In this research phase, I looked to challenge my assumptions that Squarespace users currently experience some level of friction not only when customizing their form design to their liking, but also in the process of managing form responses. My goals in research were to:
1. Understand how creators currently use forms in their Squarespace projects and elsewhere
2. Uncover opportunities to improve how creators can use forms to keep in touch with their visitors
3. Determine if there's a demand for new features that would empower creators with more creative freedom and deliver more intentional experiences via the Squarespace form block
Before anything else, I logged into my Squarespace account and started playing around with the existing product. I have prior experience in designing professional websites for clients using Squarespace, so I was quite familiar with the product to begin with. My main intention here was to catch up on any updates and new features that may have come out since I last used the tool, and dig deeper into the form block and the current features it has to offer. I took note that Squarespace launched Scheduling, an add-on appointment booking and management tool. This validated my idea that relationship management and introducing new ways for creators to interact with their visitors adds tremendous value for users on the platform.
Before diving into form products in particular, I aimed to get a bird's-eye view of other all-in-one website builders in the space. This gave me a clear understanding of where Squarespace stands in the market, and how the Forms feature fits within the context of the overall product. Squarespace really shines in how beautiful it is out of the box compared to competitors.
In a Notion spreadsheet I took notes on a handful of competitors in the space, then narrowed my analysis to 3 competitors that closely resemble Squarespace's value proposition.
I then took a look at some popular form builders to find patterns and gaps amongst existing products.
I decided to conduct user interviews with self-starters, freelancers and creatives to learn more about how they generate responses / inquiries for their products, services, or events. I wanted to learn about what tools they use (with or without Squarespace), and what patterns I can identify to see if there are any gaps to fill.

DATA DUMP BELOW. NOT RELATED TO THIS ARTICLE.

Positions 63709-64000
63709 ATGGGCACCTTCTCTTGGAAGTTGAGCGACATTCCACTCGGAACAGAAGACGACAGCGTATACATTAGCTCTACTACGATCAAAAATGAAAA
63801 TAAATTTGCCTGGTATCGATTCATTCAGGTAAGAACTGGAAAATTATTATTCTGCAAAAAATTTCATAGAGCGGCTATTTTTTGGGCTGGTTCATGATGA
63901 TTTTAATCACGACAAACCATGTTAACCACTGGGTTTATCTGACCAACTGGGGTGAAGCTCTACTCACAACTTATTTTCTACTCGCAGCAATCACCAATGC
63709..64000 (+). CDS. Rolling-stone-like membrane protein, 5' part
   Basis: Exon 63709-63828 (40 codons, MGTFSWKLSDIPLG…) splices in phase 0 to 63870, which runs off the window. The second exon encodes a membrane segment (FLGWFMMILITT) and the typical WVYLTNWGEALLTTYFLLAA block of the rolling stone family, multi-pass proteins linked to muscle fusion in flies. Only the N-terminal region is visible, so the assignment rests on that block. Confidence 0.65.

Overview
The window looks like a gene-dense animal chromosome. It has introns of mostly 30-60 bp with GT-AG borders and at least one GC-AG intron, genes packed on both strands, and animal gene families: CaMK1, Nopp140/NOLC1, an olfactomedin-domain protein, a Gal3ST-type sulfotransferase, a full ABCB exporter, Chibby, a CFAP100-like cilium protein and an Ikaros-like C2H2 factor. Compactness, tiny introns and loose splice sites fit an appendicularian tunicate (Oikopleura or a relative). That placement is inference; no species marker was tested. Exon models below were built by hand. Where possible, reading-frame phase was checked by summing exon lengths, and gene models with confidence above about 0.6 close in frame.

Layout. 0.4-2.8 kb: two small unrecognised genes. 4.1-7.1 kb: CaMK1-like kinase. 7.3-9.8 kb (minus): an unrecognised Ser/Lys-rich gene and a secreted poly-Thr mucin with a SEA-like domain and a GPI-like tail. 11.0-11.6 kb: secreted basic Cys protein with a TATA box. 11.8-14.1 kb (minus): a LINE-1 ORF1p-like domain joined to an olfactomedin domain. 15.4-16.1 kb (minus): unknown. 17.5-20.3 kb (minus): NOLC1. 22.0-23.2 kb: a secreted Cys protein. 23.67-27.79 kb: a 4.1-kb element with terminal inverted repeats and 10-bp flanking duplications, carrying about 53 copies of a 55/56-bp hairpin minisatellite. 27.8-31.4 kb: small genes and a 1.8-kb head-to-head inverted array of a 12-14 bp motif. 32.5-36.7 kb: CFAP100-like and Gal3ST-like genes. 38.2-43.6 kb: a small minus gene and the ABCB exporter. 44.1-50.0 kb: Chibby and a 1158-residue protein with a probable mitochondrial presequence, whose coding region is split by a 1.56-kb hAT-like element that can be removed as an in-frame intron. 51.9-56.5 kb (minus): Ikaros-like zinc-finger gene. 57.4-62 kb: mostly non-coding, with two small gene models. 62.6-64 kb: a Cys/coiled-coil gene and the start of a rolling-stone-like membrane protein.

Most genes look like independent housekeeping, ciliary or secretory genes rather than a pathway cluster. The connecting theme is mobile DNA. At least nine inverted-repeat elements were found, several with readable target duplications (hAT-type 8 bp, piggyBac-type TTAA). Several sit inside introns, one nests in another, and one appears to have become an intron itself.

My research suggested a demand for form features such as templates for various use cases (RSVP, Contact), submission dashboards, and more creative control over the form experience. My goal following research was to:
1. Determine exactly who I'll be designing for
2. Identify constraints in working with the existing product
3. Explore new product opportunities and prioritize features
4. Study the current flow of the form experience and decide where each feature should live within the existing product
I created a few personas based on prior research as well as the conversations I had with interview participants. These personas will be used as reminders of who I'm designing for throughout the remainder of the design process. I developed 2 personas for Squarespace Forms, Grace and James, whom of which were heavily influenced by the archetypes of my interview participants. I decided that the primary persona I'd be designing for was Grace, a creative freelancer who's looking to launch her first website to showcase her best work and generate more business. She will most benefit from features that arm her with more creative freedom over her website's look and feel, as well as a dashboard to manage inquiries at a glance.
Being that I didn't have access to internal roadmaps or constraints, I decided to take a step back and crystallize what could be a potential overview of high level business goals, user goals and technical goals. An important pillar I made a point to consider were technical constraints I'd have to keep in mind in order to seamlessly integrate new features into the existing product. At a high level, this meant trying to prevent these features from becoming overly complex, and to also keep in mind the technical ability of creators that will be using this platform.
With goals and constraints in mind, I began deconstructing task flows that currently exist in Squarespace forms. I sifted through Squarespace's entire documentation pertaining to the forms feature and documented relevant flows in a Notion file. This exercise helped me develop a strong understanding of how the current product works, and how users currently perform tasks relevant to this project such as customizing a form block, styling the form, and managing form submissions.
The prior exercise uncovered some potential technical constraints I'd run into if I were to design more complex features, such as conditional logic, which proved to be too complex of a feature to design within the scope of the current project goals.